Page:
Developing Character through Theater Arts
When the curtain goes up and the lights go on at a Christian Youth Theater production, audiences receive a quality Broadway-style treat. But it’s not just the close to a hundred smiling kids or the elaborate sets that impress.
Eleven years ago, Donna Amadee and Brooke Abrahamsen started Richmond’s branch of this San Diego affiliate in Amadee’s house with 60 students. Now, nearly 40 productions later, CYT, a nonprofit after-school theater arts training program, touches 2,000 students each year through classes, camps, and productions.
Abrahamsen, CYT’s artistic director, loves seeing students develop their talents and life skills through the program. “We believe that a competitive program allows the opportunity to teach a lot of life lessons: how to present your best self and make a good impression; how to handle disappointment; the meaning of commitment, discipline, and teamwork; and the power of creativity,” says Abrahamsen.
While ages 4 to 18 can start CYT at any time, many grow up in the program. St. Gertrude senior Taylor Mugford, for example, began taking classes at age 9 And is beginning her final season with CYT. These kids have a blast, but also benefit from the positive environment. Teens look up to their teachers, and those teens become role models for the younger performers.
“There’s a huge camaraderie with the kids,” says Chris Osborne, CYT technical and warehouse manager. “Even kids trying out for the first time get sucked right in. It’s one big family.”
And this community is for the whole family. For each production, while children learn blocking, singing, and choreography from industry professionals, parents take to the hammer, the paint brush, and the sewing machine, and help bring the production to life. In the weeks prior to opening night, Taylor’s parents can be found at CYT’s warehouse building sets and props.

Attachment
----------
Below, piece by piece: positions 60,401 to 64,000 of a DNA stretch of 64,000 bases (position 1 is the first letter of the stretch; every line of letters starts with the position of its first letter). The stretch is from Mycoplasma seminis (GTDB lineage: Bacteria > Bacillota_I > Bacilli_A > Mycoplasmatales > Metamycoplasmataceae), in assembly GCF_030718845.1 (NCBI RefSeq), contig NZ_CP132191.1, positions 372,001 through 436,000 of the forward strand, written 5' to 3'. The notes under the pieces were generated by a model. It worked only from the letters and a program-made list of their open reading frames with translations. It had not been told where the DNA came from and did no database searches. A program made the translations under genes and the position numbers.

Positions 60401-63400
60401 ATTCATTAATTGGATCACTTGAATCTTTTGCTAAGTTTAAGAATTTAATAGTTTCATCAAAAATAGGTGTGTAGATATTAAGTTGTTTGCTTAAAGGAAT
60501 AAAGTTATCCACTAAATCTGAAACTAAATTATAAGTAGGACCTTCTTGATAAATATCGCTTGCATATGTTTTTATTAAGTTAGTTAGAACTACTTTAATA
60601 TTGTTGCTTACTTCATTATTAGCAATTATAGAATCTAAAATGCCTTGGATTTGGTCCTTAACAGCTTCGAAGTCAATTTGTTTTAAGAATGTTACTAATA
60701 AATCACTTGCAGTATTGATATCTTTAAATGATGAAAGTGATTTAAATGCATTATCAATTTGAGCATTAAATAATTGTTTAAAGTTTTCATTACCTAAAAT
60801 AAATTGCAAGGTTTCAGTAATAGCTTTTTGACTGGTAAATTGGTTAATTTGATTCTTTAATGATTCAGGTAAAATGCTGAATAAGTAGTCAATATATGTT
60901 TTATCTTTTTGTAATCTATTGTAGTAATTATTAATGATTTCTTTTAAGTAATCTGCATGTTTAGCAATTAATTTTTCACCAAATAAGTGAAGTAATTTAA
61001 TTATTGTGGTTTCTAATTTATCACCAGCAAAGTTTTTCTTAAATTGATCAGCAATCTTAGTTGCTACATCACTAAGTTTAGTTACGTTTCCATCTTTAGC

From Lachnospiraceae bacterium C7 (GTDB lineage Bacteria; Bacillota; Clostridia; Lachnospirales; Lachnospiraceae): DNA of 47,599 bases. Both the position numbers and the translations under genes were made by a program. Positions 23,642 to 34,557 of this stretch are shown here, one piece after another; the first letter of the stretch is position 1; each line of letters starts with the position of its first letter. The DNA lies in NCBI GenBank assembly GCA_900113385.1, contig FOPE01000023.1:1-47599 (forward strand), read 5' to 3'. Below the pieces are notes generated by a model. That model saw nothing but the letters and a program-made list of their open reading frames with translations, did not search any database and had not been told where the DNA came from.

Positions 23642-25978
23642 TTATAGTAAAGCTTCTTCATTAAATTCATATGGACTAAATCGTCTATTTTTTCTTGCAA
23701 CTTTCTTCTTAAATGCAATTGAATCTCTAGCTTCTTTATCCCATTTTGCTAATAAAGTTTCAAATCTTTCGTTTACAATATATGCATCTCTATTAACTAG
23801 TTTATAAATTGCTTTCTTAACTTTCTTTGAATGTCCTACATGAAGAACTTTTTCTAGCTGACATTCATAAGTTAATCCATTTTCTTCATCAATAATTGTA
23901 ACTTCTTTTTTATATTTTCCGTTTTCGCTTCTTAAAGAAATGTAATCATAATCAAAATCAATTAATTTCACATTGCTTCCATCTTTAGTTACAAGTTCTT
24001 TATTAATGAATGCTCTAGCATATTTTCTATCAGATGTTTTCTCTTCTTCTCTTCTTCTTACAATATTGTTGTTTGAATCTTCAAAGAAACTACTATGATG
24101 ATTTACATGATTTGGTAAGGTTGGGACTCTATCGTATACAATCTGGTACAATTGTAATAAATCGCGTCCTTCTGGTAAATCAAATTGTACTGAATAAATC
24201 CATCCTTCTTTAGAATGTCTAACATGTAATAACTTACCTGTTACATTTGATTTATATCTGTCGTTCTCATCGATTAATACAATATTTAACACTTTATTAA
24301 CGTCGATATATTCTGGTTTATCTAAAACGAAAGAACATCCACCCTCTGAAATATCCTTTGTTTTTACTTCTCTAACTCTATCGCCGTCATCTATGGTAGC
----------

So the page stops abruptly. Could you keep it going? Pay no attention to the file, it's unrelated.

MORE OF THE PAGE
“The whole family participates, even though only two of our four children are involved with shows,” say Sharon and Drew Mugford. “The other children support CYT by encouraging their siblings, helping prepare for auditions, babysitting, and most importantly, attending shows.”
High school CYT kids also bring theater To the community through a program called High School Youth Pursuing Excellence (HYPE). This summer, they taught theater to a group of inner-city students, culminating in a mini-performance of Seussical.
Nearly 150,000 patrons have attended CYT shows over the years and with the theater’s new Southside location, the eleventh season, which kicks off this fall, promises to reach even more people.
Ticket sales support the non-profit, but also buy an invaluable family experience. “It begins with getting somewhat dressed up, leaving your iPod and electronics at home and doing something with your family,” says Nancy Tynes, marketing and development manager, who is also a CYT parent. “It promotes good values, wholesome behavior, and the shows are family-friendly so you don’t have to worry about covering your child’s ears. At the end of the day you walk away having learned a message about life that’s meaningful.”
Whether on stage, behind the scenes, or attending shows, parents Sharon and Drew Mugford will be the first to tell you the CYT experience has been a valuable one for their entire family.